The seventh round began at 9:00 a.m. on Saturday, May 29, with an announcement of the candidates for the anti-doping test. Outside, yesterday’s rain had given way to a thick mist, out of which came two massive barrages of Chinese firecrackers announcing a pair of weddings. Inside, the halls resounded with the shouts of children streaming into and out of the Tian Yuan Tower’s go classrooms. In the playing room of the World Amateur Go Championship, there was silence punctuated by the soft electronic tones of the tournament clocks.
The game between Cheng-hsun Chen of Chinese Taipei and Ofer Zivony of Israel was the first to end. ‘I want to try something different in the opening,’ Zivony had said the evening before. Taking black, he played his first two moves on the 8-12 and 8-4 points, a fighting stance. Twenty moves later the first fight started in the top left corner. Black divided White’s forces into three groups, but White joined them together by capturing five black stones. A later fight on the right side also ended badly for Black, and after using up 45 minutes of his one-hour allowance, Zivony resigned. ‘I played too fast,’ he commented.
Undefeated Hungsuk Song of Korea remained undefeated by beating Alexei Lazarev of Russia, also by resignation, on the first board. ‘I fell behind immediately by making a big mistake in a joseki,’ Lazarev said. ‘It would have been difficult to win after that. I had no real chance, but I wanted to make use of this opportunity to match wits with such a strong opponent, so I kept playing. I lost but I enjoyed the game, and this will help my SOS score.’
Awhile later Naisan Chan of Hong Kong notched his sixth victory by beating Yongfei Ge of Canada by 4.5 points. ‘I was really lucky to win,’ Chan said. ‘Midway through the game I realized that I was seriously behind, but then my opponent made a wrong move and I took advantage of it.’
While these games were ending, epic struggles were taking place on two more of the top boards. On the second board, China’s Chen Wang was playing DPR Korea’s Taewon Jo. Both players were sitting motionless, faces impassive, Chen leaning forward to study the position, Jo sitting straight and surveying the board from slightly greater distance, chin cupped in hand. On the third board, a dour-looking Yohei Sato of Japan was playing Ondrej Silt of Czechia. Sato was trying to recover from a middle-game mistake in a capturing race that had cost him an opening lead. Silt, clad in black shirt, black trousers, and white tennis shoes, was sitting cross legged on the seat of his chair, shoes off, a picture of intense concentration.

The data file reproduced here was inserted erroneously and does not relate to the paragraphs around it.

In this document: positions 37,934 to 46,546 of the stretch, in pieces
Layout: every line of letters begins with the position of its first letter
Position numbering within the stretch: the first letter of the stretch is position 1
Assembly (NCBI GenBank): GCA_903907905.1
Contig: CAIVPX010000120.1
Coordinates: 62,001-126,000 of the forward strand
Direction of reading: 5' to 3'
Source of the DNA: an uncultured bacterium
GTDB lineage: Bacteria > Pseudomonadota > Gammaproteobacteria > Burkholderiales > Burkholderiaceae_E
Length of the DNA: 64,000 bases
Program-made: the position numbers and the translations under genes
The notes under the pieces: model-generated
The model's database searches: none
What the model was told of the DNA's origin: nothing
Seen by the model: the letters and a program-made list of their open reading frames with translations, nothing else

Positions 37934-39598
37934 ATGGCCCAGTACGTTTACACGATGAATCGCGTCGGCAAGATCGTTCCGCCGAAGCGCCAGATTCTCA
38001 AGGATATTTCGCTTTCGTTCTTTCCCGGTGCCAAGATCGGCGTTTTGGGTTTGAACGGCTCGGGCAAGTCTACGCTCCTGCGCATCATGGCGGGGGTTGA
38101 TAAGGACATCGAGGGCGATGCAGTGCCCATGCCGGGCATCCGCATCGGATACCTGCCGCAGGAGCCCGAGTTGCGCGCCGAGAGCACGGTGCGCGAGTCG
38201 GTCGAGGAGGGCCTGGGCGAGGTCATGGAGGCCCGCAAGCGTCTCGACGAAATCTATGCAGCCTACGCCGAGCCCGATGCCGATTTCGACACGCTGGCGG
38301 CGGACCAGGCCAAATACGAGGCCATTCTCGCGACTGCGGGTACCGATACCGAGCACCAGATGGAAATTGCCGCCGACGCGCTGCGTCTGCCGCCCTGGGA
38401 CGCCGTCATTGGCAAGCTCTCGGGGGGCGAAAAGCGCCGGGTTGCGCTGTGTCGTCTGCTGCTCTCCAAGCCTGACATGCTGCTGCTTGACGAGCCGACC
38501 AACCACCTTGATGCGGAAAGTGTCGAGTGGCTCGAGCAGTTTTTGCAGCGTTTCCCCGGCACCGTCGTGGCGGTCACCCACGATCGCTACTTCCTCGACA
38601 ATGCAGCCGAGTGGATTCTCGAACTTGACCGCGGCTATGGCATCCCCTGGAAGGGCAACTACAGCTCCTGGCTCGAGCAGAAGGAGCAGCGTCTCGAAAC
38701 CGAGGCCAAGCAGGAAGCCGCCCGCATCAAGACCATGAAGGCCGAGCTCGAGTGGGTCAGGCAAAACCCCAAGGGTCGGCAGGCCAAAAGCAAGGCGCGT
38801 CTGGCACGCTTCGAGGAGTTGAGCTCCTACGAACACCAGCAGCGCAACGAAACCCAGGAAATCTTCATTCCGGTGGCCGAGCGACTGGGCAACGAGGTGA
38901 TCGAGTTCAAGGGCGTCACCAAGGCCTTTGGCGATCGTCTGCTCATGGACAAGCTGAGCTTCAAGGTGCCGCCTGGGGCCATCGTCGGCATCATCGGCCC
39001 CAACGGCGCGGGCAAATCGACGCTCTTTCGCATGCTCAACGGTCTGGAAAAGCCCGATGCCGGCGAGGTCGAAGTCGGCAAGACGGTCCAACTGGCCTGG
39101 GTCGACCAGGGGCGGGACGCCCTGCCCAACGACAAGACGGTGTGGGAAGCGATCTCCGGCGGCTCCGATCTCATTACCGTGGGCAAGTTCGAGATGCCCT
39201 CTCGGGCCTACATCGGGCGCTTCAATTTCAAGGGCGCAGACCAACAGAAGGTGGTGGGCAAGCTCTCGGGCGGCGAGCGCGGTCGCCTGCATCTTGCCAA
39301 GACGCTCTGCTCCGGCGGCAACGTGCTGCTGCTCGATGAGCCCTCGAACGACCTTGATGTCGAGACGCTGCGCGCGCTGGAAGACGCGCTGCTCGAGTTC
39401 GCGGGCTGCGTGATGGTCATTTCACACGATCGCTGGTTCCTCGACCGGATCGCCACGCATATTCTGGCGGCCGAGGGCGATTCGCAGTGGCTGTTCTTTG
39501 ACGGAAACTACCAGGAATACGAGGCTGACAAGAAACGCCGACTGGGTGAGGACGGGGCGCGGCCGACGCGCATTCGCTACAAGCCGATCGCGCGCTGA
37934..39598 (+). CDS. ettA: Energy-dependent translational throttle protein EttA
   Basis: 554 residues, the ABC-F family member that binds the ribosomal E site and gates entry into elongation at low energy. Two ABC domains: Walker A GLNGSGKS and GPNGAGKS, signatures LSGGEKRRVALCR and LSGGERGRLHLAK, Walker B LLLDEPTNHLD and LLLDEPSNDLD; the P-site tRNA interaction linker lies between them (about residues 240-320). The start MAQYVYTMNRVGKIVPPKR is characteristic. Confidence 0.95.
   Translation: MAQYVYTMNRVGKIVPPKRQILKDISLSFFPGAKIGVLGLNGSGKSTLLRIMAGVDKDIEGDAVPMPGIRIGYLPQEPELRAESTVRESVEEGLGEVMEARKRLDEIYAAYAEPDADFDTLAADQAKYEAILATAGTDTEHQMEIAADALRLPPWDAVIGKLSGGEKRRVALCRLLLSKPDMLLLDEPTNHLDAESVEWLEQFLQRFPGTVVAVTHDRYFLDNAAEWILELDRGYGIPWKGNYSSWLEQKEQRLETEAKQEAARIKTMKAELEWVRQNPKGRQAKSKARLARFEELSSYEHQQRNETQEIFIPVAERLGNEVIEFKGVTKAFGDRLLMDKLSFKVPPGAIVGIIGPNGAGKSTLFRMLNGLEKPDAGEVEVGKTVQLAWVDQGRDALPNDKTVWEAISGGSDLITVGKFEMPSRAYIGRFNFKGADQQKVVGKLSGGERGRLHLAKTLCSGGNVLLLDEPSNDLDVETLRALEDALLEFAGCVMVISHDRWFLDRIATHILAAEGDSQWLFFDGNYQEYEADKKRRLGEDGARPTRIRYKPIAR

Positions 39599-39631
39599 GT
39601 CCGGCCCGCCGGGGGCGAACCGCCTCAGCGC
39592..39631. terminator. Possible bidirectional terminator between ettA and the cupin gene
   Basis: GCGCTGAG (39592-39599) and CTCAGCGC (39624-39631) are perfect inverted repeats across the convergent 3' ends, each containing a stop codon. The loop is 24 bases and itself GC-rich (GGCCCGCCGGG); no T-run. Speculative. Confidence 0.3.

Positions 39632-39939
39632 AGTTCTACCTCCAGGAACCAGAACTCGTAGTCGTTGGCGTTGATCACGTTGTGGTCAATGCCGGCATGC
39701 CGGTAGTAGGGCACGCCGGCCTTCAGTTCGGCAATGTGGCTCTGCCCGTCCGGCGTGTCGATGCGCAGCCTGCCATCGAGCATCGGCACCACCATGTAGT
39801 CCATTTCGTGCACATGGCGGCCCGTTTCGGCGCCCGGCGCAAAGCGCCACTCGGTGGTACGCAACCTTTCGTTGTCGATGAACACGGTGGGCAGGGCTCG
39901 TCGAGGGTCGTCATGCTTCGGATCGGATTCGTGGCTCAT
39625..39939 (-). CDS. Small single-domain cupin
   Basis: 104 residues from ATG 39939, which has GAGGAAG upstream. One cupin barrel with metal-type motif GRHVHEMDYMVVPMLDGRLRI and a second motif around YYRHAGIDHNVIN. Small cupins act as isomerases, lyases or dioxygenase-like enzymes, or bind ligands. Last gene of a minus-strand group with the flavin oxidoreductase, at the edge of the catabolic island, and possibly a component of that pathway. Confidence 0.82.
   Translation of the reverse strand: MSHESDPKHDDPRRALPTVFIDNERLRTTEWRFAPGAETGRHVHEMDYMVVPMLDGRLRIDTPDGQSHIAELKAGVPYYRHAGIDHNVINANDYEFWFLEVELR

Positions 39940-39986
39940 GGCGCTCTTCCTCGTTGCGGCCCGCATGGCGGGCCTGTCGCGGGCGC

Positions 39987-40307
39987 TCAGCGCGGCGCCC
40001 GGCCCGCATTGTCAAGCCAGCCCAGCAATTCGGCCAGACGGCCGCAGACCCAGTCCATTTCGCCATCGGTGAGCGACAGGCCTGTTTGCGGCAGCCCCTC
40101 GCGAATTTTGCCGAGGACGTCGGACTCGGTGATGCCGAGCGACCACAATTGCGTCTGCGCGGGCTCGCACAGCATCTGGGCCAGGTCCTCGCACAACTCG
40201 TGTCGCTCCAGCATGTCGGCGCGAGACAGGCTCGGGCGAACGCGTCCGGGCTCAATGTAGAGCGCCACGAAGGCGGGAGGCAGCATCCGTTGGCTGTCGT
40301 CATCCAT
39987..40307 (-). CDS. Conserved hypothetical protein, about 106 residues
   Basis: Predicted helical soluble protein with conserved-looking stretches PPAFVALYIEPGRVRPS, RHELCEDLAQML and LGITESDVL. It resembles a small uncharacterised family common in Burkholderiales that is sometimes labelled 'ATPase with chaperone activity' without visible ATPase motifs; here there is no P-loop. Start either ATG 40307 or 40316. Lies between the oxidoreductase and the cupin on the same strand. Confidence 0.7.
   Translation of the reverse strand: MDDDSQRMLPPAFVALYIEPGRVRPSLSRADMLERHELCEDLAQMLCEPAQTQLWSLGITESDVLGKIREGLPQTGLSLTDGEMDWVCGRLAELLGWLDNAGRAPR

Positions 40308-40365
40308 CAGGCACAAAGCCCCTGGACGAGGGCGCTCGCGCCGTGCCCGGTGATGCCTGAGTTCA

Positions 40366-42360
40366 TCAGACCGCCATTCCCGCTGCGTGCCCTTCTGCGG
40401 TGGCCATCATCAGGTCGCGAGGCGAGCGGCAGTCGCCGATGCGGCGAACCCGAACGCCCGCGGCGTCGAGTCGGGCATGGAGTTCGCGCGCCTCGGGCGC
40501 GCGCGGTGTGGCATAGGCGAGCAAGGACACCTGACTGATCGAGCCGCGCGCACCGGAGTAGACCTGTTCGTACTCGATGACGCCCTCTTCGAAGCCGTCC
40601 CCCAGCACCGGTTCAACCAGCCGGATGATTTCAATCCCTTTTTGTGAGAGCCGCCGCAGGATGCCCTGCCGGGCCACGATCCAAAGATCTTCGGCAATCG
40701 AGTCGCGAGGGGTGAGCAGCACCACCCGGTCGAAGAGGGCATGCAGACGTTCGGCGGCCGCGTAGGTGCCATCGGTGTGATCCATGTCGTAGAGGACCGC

These were the last two games of the round to end. Silt’s concentration paid off and he won by a comfortable margin. The game between Jo and Wang, however, was decided by a close half point, the recorder showing the players the final result on the computer screen to verify the counting. The winner was China’s Wang.
In the meantime another epic struggle, lasting more than two hours, had taken place at the far end of the room. This one ended in victory for Francesca Mauri (5-kyu) of Italy, who defeated Rodrigo Carpio (7-kyu) of Ecuador. ‘I really didn’t want to go back to Italy having lost to a lower-ranked opponent,’ Mauri said, ‘but I underestimated him. He really wanted to win too. Halfway through the game I counted and found that we were about even. I had to play very hard after that to come out ahead.’
The seventh-round results left Chan, Silt, and Wang with six wins apiece to Song’s seven. As Song had already played Wang and Chan, he was paired against Silt in the last round. If he wins, he is world champion. If he loses, then he will be tied with the winner of the Chan-Wang game and the tie will be broken on SOS points. In the SOS column, Song currently leads Wang 64-60, but he is even with Chan, who also has 64.
– James Davies